RFA 22 June 2012
A riparian organization says it will ‘fight to the end’ over a hydropower project in Laos.
RFA - Activists protest the Xayaburi dam in front of the Ch. Karnchang headquarters in Bangkok, April 24, 2012.
A group of riparian communities opposed to the construction of a controversial dam on the Mekong River in Laos says it will launch a lawsuit against the Thai government next month for signing an agreement to purchase electricity from the hydropower project without disclosing details to the public.
The Chiang Rai-based Lower Mekong People’s Network, which represents communities from seven different provinces in Thailand along the Mekong River, had been collecting signatures from hundreds of people who say they will be negatively affected by the Xayaburi dam’s construction.
“On July 9 we will hold a press conference to launch the lawsuit,” said a representative of the group.
“On July 12 we will perform a Buddhist ceremony near the Mekong River in Chiang Khan, in Loei province, and on July 23 we will formally submit the lawsuit,” she said.
The lawsuit faults the Thai government for making a deal with Laos to buy electricity generated by the U.S. $3.8 billion dam upon its completion, without disclosing the details of the agreement to the public as required by Thai law.
The 1,260-megawatt dam would provide 95 percent of its electricity to Thailand.
The representative also said that members of the group are now collecting signatures and consulting with legal experts to file a legal motion demanding a cancellation of the power agreement between the Electricity Generating Authority of Thailand (EGAT) and the Xayaburi Power Co.
She said the Lower Mekong People’s Network would “fight to the end” in opposition to the Xayaburi project.
A riparian Thai villager, who spoke to RFA on condition of anonymity, said that Lao officials had a duty to explain the cross-border ramifications of the massive dam.
“If Lao officials state that the riparian Thais have no reason to protest the dam, that is inappropriate because the Lao authorities haven’t explained to us villagers about the possible cross-border impacts,” the villager said.
“When those impacts occur, who will be responsible? Studies show that the dam will have negative impacts on people downstream, especially people in Thailand, Cambodia, and Vietnam.”
Last month, the Lower Mekong People’s Network submitted a letter to the Mekong River Commission (MRC), an inter-governmental body that manages development along the regional artery, requesting an update on the dam, but said it had received no response.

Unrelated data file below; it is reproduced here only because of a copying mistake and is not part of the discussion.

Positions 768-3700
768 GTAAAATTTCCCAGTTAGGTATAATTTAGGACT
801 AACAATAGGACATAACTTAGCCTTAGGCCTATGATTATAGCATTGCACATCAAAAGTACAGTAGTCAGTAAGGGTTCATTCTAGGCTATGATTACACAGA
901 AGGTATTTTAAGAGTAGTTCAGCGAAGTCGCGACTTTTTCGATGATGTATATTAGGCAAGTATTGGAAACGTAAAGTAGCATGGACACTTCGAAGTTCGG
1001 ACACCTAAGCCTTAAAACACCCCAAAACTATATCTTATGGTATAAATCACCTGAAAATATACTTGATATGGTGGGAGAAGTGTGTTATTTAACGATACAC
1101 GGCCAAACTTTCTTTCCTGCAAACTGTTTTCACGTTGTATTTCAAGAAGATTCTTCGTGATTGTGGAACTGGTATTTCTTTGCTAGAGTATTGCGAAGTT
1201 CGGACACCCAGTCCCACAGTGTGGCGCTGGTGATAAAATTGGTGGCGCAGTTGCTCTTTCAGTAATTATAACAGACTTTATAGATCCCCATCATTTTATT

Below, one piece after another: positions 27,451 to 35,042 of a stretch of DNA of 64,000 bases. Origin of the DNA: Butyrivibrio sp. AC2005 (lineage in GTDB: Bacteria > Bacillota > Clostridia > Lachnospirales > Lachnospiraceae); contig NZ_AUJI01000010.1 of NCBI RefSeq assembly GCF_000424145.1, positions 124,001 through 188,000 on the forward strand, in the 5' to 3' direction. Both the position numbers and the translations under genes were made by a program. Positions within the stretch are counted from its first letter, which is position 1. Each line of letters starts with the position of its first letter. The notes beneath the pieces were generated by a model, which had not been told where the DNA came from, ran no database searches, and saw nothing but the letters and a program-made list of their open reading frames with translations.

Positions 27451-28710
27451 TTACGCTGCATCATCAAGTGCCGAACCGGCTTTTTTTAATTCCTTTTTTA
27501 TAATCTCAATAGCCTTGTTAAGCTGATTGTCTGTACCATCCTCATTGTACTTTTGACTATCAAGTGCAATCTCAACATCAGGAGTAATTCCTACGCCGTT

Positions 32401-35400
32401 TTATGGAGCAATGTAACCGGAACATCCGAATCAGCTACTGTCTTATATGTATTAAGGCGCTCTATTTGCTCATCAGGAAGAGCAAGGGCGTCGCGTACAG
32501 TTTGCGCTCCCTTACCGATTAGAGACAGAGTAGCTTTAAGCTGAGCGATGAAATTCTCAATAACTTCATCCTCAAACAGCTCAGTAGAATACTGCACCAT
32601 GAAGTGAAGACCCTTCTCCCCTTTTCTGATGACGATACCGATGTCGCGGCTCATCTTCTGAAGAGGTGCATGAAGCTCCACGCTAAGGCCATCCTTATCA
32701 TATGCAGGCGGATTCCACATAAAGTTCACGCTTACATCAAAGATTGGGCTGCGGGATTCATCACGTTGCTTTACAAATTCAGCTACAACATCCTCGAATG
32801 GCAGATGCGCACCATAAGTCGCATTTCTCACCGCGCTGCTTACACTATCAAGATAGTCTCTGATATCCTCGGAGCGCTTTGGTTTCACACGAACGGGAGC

Ch. Karnchang, the Thai company tasked with building the Xayaburi dam, signed an agreement at the end of April to push ahead with construction in defiance of a December ruling by the MRC which called for a comprehensive environmental impact study to more properly identify potential risks.
Also in May, Lao Vice Minister of Energy and Mines Viraponh Viravong said that the dam may have to be redesigned to avoid any adverse impact on the environment, citing a study from a French company hired to conduct an assessment of the dam.
The redesign, he said, would allow more river sediment to flow through the dam, a key concern for downstream countries whose agriculture depends on the river.
Ch. Karnchang only revealed in April that construction of the project in Laos had been stepped up from March 15. It said it expects to finish the project in eight years.
Reports indicate that preliminary construction work, such as the building of access roads, has been ongoing and affecting riparian communities in the vicinity. Over 3,000 residents near the dam site have been relocated to make way for the project, according to the Bangkok Post newspaper.
The Lower Mekong People’s Network, which claims that the dam will destroy the local economy of the communities along the banks of the Mekong, held a series of protests in Bangkok in May against the company and a group of Thai banks lending the firm funds to proceed with construction.
The group says the dam is likely to damage the Mekong ecosystem, fisheries, and food security of the people on both sides of the river.
The Mekong River originates in China and flows through Burma, Laos, Thailand, Cambodia, and Vietnam. Its silt deposits provide rich soil nutrients for rice and other crops.
In December, Laos and the three other MRC member countries—Cambodia, Thailand, and Vietnam—agreed work on the dam should be postponed pending the results of a new environmental impact assessment, which was to be conducted by Japan.
An earlier study by an expert group had recommended a 10-year moratorium on all mainstream Mekong dams due to a need for further research on their potentially catastrophic environmental and socioeconomic impact.
A Lao expert on dams, speaking on condition of anonymity, told RFA that the long-term effects of the project would be costlier than the immediate benefits of power production.
“Once produced, power can be easily sold, but the effects on the areas where people live below the dam will be more complicated,” the expert said.
“Their livelihood, agriculture, cattle, forest, and other services will be affected,” he said.
“It will not be as easy as simply producing electricity and then selling it.”
Reported by RFA’s Lao service. Translated by Max Avary. Written in English by Joshua Lipes.
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